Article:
He said the 304 producers, displaying their offerings across 6 500 m sq of floor space, had included a broad spectrum of wineries from the major corporate and co-operative producers each with multiple brands on show, to small-scale, independent and boutique producers.
"The range of wineries was an excellent reflection of the industry and accurately represented the extent of what our country is able to produce from hand-crafted, artisanal specialty wines to popularly priced offerings for mainstream markets. We could really show the breadth and depth of our stylistic repertoire and ability to cater to markets across the globe. We also exhibited the first group of wines eligible to carry the Ethical Seal as confirmation of their adoption of fair labour practices."
The exhibition was also an opportunity for many of the producer exhibitors to line up international representatives to carry their brands.
Bloggers, sommeliers, educators attend
Krige said this year's turnout of delegates had included a large contingent of business, drinks, lifestyle and travel journalists and many high-profile bloggers. "We also hosted the biggest number of sommeliers in the history of Cape Wine. As the composers of wine menus for many popular and distinguished restaurants and hotels, they are becoming increasingly influential trendsetters in terms of wines and wine styles, particularly across Europe, North America and, more recently the East.
"We had a high number of wine educators this year. These are also the people who play an important role in advising members of the wine and hospitality, as well as retail trade and influence many of the gate keepers in the world of wine trading."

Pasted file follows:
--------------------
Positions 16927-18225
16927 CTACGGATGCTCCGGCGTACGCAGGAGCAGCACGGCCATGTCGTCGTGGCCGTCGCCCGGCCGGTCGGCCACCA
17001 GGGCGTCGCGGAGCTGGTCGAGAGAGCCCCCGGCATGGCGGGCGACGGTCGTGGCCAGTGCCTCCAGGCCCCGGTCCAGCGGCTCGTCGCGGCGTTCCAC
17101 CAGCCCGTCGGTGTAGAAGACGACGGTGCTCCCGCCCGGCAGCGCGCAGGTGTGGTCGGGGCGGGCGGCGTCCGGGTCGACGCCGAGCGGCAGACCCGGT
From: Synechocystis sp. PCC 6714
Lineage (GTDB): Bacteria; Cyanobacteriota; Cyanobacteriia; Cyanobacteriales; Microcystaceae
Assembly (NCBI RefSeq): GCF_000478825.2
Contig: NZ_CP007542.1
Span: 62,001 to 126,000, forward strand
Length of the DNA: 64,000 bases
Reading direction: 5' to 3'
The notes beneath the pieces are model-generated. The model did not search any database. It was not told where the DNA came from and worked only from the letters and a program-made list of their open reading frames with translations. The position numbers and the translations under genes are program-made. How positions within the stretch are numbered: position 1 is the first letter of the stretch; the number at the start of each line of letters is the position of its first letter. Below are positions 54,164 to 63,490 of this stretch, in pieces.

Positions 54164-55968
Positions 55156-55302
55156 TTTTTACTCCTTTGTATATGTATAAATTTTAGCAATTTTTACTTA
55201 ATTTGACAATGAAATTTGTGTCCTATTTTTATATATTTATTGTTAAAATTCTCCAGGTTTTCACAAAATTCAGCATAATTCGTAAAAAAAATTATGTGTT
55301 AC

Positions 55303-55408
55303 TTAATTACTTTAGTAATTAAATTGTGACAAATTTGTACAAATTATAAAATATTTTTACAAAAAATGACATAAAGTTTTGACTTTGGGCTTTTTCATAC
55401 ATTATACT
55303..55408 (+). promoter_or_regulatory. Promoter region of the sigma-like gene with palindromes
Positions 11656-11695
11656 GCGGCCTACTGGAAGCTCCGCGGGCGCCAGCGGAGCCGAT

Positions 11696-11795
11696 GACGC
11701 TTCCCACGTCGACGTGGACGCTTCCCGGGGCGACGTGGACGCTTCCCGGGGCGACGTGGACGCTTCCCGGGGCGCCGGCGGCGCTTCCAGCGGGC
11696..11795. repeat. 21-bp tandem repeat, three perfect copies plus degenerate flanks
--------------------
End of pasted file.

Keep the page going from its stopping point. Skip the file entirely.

First in green
As far as is known, Cape Wine 2012 was the first ever green-themed international wine exhibition. Conceived to reinforce the country's leadership in production integrity from soil to glass, the accent was on reducing, re-using and recycling as many exhibition materials as possible.
Krige explained that Cape Wine had opened with a gala "green tie" event, attended by Premier for the Western Cape, Helen Zille. Delegates had shown their support for the exhibition theme by walking from their hotels to the venue and wearing bow ties made from discarded packaging. They were also given lanyards made from baked papier-mâché beads and bags made from recycled material, giving much-needed employment to poor people.
All the empty wine bottles from the gala dinner and the show itself were being given to a job-creation project to create new artefacts from the recycled glass, said Krige. "Our eco-procurement of goods and services has served to generate work for many marginalised, otherwise unemployed people."
In keeping with the green theme, most producers had erected stands from recycled materials and had used LED lighting to illuminate their exhibition areas. Meanwhile, Spekbome, known for their highly effective absorption of carbon dioxide, provided the green decor for the show.
Wine contributes some R26bn annually to the country's GDP and employs nearly 276 000 people.